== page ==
Check out Ricky Stenhouse Jr.'s appearance on 'American Ninja Warrior'
Stewart talks special moment with Gordon post-Indy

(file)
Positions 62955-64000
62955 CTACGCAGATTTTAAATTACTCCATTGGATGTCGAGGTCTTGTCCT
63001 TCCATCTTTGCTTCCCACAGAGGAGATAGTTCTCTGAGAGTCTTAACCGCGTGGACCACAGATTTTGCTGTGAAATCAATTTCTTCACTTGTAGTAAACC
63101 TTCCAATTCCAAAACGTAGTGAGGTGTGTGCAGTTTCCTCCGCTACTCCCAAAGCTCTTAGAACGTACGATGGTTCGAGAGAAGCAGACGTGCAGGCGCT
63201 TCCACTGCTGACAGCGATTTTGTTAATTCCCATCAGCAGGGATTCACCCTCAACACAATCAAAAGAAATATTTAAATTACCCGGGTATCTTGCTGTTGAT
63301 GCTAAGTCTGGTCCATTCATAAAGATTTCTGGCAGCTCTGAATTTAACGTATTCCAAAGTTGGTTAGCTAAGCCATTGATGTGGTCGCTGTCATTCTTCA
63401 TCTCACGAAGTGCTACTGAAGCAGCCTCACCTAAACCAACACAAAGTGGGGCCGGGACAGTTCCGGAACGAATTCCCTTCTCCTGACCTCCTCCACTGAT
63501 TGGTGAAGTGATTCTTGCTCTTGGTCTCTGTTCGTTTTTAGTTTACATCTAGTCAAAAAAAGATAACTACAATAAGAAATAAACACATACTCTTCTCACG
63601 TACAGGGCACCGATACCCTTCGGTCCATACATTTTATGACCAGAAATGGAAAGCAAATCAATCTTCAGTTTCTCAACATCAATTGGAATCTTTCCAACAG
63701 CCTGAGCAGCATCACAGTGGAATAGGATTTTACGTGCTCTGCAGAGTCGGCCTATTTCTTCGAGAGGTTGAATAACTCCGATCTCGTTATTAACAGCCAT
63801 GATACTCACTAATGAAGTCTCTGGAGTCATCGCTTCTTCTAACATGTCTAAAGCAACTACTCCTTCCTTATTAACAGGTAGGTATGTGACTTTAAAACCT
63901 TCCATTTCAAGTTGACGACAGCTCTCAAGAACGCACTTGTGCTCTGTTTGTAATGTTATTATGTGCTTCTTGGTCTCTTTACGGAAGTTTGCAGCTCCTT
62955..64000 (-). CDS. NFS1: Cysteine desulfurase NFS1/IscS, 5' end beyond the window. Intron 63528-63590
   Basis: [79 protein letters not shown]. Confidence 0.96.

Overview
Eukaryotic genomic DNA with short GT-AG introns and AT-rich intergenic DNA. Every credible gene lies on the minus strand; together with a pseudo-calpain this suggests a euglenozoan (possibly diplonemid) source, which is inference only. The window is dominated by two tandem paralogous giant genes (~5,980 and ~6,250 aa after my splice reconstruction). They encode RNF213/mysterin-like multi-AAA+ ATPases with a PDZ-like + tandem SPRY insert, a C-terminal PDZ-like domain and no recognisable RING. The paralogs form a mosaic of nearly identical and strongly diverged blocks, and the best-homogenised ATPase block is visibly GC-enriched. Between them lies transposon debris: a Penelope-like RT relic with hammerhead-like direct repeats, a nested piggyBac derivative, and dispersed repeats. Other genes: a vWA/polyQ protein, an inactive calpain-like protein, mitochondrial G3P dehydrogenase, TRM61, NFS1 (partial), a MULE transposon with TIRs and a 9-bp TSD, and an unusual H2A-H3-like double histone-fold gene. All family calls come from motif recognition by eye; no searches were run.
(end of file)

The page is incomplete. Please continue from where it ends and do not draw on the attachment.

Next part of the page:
RELATED: Race results " Standings " Chase Grid " See the moment SPEEDWAY, Ind. -- With the field lined up for the first of what turned out to be two overtime restarts Sunday at Indianapolis Motor Speedway, Tony Stewart clicked his radio and made a request. "Tell (the 88) after this is over let's go around the track one more time together," Stewart, co-owner of Stewart-Haas Racing and driver of the organization's No. 14 Chevrolet, said. Stewart, a three-time NASCAR Sprint Cup Series champion and twice a winner of the The Combat Wounded Coalition 400, wanted to slow down instead of go fast, and soak in the moment with a familiar foe and friend, regardless of how his final race at IMS ended. Jeff Gordon , driving the Hendrick Motorsports entry in relief of Dale Earnhardt Jr. , was more than willing to oblige. Hours earlier, Gordon had paid tribute to Stewart, acknowledging him and what he has meant to NASCAR during the morning drivers' meeting. RELATED: Gordon talks return, Dale Jr. " WATCH: Gordon climbs in No. 88 So before race winner Kyle Busch made it to Victory Lane, prior to he and his Joe Gibbs Racing teammates gathering to kiss the bricks on the finish line, Stewart and Gordon, two old warhorses with a combined seven championships and 142 Sprint Cup Series wins between them, slowly circled the 2.5-mile track one final time to the cheers of the fans and many of those still on pit road. MORE: Relive 'Smoke's' 49 career victories Afterward, Gordon climbed from his car and approached Stewart; the two hugged on pit road amid a throng of reporters. "I can say that just ranks in the top-three coolest moments of my 18 years in this series," said Stewart, who will retire from Sprint Cup racing at season's end. "To share that moment with Jeff here at Indianapolis, I don't know. I don't even have the words for it. That is a moment that I will remember for the rest of my life." For the record, Stewart finished 11th in his final Sprint Cup start at the famed Brickyard. It was a hard-fought 11th with the 45-year-old rallying from a lap down after running strong in the first half of the 170-lap race. Gordon, scheduled to make at least one more start next week at Pocono's Pennsylvania 400 in relief of Earnhardt Jr., rallied, too, to finish 13th. "Tony and I have gone through a lot over the years," he said. "But he and I have become really good friends. ... I'm just so proud that I was able to be here and race with him in his final race (at Indy)." Stewart ran as high as second early, moving up from his No. 3 starting position in spite of a slow takeoff when the race went green. Crew chief Mike Bugarewicz and the pit crew continued to make adjustments throughout the first half of the race, keeping Stewart inside the top 10, but at one point admitted to his driver, "We're just barely keeping up with the track." Stewart hit pit road at Lap 119 under green, and when the caution came out for an incident involving David Ragan , it appeared the move might work in the team’s favor -- others that hadn't pitted would come to pit road, allowing Stewart to gain track position. But a speeding penalty negated any advantage, and Stewart instead found himself in 31st and one lap down. By then, it was too late to change game plans, according to Bugarewicz. "Normally you would say yes when it's early in the race," he said. "When it's late in the race like that, your fate's almost ... you just have to race for the (free pass) and hope you get it like we did. That's all you've got. "Nobody was going to pit again if it stayed green because they're already in the last fuel window so at that point it was just ... banking on getting a caution and being the best car out of the cars that were a lap down to get the lucky dog, which is what we did. "We got fortunate with a few more cautions to let us line back up at the tail of the field and start picking them off." On Lap 140, Stewart passed Kasey Kahne (Hendrick Motorsports) to be in positon for the free pass, and when the caution flag waved for debris moments later, he was back on the lead lap. Three more cautions unfolded before the finish, including one that involved Stewart, Jamie McMurray (Chip Ganassi Racing), Ryan Newman (Richard Childress Racing) and Brian Scott (Richard Petty Motorsports). WATCH: Big wreck claims multiple cars at Indy "That last one probably hurt us in one sense -- with the nose damage we had, the car was really tight," Bugarewicz said. "But ... we're not going to complain, we're just going to take what we've got and be happy for it." The finish moved Stewart up one spot, to 27th, in points. With a win earlier at California's Sonoma Raceway, he continues to improve his chances at earning a berth in this year's Chase for the NASCAR Sprint Cup. But with Indy in his rearview, Stewart wasn't in a hurry to look too far down the road. "It was an awesome weekend," he said. "Everything went the way we wanted it to, we just came up short today. "I had fun all day and had fun all weekend. ... Everybody tried to make my weekend as easy as possible. It really gave me the opportunity to savor the moment and enjoy it." MORE: 'Smoke' receives unique gift from Indy